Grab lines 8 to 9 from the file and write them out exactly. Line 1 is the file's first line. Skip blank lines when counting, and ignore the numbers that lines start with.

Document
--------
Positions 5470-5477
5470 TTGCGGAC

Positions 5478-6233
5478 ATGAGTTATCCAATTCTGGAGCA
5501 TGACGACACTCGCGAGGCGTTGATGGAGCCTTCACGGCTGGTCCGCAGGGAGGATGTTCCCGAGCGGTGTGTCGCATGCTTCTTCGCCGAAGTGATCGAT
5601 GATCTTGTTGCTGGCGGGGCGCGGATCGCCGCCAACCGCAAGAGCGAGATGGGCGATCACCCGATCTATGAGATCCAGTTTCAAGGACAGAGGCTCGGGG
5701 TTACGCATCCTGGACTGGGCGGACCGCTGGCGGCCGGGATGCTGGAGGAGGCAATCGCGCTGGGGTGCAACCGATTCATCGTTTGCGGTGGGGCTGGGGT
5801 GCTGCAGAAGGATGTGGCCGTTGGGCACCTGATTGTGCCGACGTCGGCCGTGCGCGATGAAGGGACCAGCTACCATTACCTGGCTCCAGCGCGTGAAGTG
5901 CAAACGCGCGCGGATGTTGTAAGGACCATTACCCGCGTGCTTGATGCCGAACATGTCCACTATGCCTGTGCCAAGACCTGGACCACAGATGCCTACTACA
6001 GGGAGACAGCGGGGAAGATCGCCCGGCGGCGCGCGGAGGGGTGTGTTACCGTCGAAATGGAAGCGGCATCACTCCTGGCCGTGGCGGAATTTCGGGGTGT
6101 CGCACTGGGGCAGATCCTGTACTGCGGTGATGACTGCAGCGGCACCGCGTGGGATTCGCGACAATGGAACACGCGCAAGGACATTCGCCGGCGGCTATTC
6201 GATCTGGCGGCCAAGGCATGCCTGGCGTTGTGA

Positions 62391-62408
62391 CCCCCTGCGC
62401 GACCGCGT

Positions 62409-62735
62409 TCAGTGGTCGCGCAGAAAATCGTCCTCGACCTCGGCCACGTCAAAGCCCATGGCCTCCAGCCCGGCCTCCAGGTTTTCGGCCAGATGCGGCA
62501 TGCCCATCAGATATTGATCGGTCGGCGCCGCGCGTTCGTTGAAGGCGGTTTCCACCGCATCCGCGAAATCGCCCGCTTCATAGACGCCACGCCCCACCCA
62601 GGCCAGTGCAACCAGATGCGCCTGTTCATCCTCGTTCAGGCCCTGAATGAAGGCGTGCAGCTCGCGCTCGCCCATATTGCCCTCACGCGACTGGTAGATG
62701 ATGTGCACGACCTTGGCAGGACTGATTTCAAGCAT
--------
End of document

5801 GCTGCAGAAGGATGTGGCCGTTGGGCACCTGATTGTGCCGACGTCGGCCGTGCGCGATGAAGGGACCAGCTACCATTACCTGGCTCCAGCGCGTGAAGTG
5901 CAAACGCGCGCGGATGTTGTAAGGACCATTACCCGCGTGCTTGATGCCGAACATGTCCACTATGCCTGTGCCAAGACCTGGACCACAGATGCCTACTACA